As I write this blog, I’m looking out at a classic Scottish Summer’s day, low cloud, drizzle and a penetrating westerly wind. I smile at the irony as I look back to what I’m writing, an encouragement to move outdoors for at least some of your experiential learning programmes. Why on earth would anybody think about doing that?
Yet a lot of people do! A lot of people value the outdoors as a space for learning and will actively look for the opportunity to get their participants out of the classroom and into the fresh air, no matter what the weather. So what are they getting, or hoping to get, from programme designs that include outdoor-time?
Very often the decision to move the programme outside is environmental:
• It is too warm and stuffy inside,
• People are showing signs of distraction,
• We need more space for the activity I’ve got planned
• The weather is actually nice for a change
Interestingly all of these reasons can be interpreted as negative, i.e. responses to something that isn’t right and needs to be changed, the outdoors becomes a second preference if the indoors isn’t working optimally.
However, it’s worth considering why you might actually choose to make the outdoors your first choice, so that moving indoors is your back-up. Here are three reasons why that might be a good option for you:
1. The outdoors has more distractions
Working outside means that you’re working in an environment where there’s a whole lot more going on. There’s weather, wildlife (insects!), traffic, other people doing other things and ambient noise, all of which are potential irritants and distractions that don’t happen, or happen to a lesser
extent, in the classroom. But let’s think about the environment to which the learning from your programme will need to be transferred. The workplace may be more familiar, but it is by no means devoid of distractions so there’s a strong argument for building learning environments that reflect this in being subject to unpredictable distractions.
The key to making this work is to ensure that the nature of the environmental distractions are at least mentioned in your review. “How did the group adapt their approach to accommodate the noise?” “What tactics did you use to ensure that working on an uneven surface didn’t affect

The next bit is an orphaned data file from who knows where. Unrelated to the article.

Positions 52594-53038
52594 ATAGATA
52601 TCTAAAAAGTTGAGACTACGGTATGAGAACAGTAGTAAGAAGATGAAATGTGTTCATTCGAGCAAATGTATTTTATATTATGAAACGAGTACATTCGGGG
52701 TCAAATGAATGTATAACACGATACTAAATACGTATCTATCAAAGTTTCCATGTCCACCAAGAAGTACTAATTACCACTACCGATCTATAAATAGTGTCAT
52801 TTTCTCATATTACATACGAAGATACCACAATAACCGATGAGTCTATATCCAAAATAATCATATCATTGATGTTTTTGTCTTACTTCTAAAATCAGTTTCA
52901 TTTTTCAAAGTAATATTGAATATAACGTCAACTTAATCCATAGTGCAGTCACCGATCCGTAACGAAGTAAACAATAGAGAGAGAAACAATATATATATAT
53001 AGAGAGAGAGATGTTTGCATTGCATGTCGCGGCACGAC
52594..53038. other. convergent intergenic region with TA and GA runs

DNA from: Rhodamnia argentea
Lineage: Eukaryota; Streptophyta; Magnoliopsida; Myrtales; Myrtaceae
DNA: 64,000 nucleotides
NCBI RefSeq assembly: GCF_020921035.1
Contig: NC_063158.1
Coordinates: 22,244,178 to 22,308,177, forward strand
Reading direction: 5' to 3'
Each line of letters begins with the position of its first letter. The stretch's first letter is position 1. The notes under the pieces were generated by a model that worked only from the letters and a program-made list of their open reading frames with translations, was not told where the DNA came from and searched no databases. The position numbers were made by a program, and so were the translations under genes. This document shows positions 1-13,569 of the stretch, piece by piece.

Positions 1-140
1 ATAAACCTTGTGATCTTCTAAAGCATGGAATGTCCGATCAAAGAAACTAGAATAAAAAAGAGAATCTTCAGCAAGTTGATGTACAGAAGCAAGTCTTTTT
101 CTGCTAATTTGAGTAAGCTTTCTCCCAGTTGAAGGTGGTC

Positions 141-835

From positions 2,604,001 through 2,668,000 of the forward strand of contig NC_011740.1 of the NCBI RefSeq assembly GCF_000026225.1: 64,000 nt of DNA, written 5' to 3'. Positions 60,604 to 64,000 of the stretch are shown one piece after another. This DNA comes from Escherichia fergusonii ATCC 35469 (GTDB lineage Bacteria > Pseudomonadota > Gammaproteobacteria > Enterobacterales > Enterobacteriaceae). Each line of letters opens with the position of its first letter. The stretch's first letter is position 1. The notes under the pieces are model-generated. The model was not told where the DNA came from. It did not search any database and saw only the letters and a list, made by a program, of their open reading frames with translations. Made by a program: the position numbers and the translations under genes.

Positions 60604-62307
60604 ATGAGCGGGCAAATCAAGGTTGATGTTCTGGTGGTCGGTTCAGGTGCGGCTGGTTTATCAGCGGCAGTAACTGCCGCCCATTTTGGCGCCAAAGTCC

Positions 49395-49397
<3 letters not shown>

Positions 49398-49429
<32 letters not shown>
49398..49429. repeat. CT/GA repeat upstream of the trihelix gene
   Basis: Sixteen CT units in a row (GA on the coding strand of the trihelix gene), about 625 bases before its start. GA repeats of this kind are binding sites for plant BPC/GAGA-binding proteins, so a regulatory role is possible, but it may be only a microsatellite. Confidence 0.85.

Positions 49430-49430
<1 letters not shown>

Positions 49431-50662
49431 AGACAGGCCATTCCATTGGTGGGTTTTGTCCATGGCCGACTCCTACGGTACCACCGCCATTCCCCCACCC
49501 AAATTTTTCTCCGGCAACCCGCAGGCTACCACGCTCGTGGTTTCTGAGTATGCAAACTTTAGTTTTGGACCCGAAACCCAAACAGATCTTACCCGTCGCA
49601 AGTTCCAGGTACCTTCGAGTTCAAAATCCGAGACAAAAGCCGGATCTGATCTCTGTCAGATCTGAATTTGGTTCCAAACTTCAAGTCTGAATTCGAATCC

performance?” “What did the leader do to keep everybody focused on the task?” All of these questions will bring to the attention of the group how they have adapted their ways of working, allowing them to work in a disruptive environment.
2. The outdoors has more space
The confines of a classroom will always have an impact on the way that a group undertakes a given task. This may be a result of the compromises that the facilitator has made to fit the activity into the space, or the group needing to adopt an approach to the task that is a reflection of the classroom space available. Removing this constraint, e.g. moving an ‘indoor’ activity onto a large sports field and allocating widely-spread working spaces to participants will automatically create a different set of challenges and a correspondingly different response from the group. In these circumstances a familiar activity takes on a different character, and may produce different learning outcomes.
A feature of many modern organisations is the increased incidence of remote-working in situations where there is still the need for individual monitoring and close communication. These conditions can be simulated in a training environment by having individuals and sub-groups working in e.g. break-out rooms (RSVP Design’s T-trade and Post-it are excellent examples of this), but working outdoors offers an alternative to this which may be easier to arrange, and in some cases, cheaper.
3. The outdoors has the facility to ‘change state’
Intense programmes of learning are very tiring for all concerned, and often the environmental quality (light, air quality, ambient noise etc) has the effect of compounding the fatigue that people experience. Add in the ‘after lunch slump’ that most facilitators will recognise and there is a strong case for looking at something that will allow the group to change state. Working outdoors has a wide range of well being advantages in getting people moving about in the fresh air, getting eyes re-used to a longer focus and relaxing minds and bodies. For this reason designing a programme that contains time to just walk and talk outdoors is recommended, but in many situations programme time-pressure will make this a hard-sell as it is usually seen as not being a priority despite all of the evidence to the contrary. Working on an activity that is organised outdoors may avoid these negative connotations as the group are seen to be working on an active part of the programme.
The situation described above is based on a set of decisions that are made at the programme design stage, but there may be circumstances when the decision to move the programme outdoors is made during the programme based on how the group are responding. The need to change state might become evident during the programme if the group are in a negative frame of mind which is impacting on their ability to take the available learning from the programme. This negativity may come from a range of sources, for example, cynicism about the style or intent of the programme, hostility between group members arising from disagreements during the programme, fatigue from intellectually or emotionally draining content. In these situations the facilitator may decide that moving the next activity outside, or substituting an activity that will work outside, may be an effective and professional response.
RSVP Design have a range of tools that will offer a lot of options for working outdoors:
We also have Webmaster Bridge which is a custom-designed Webmaster that creates a fully working (and safe!) Burma Bridge.
Please get in touch if you would like to find out more about outdoor activities for your learning needs!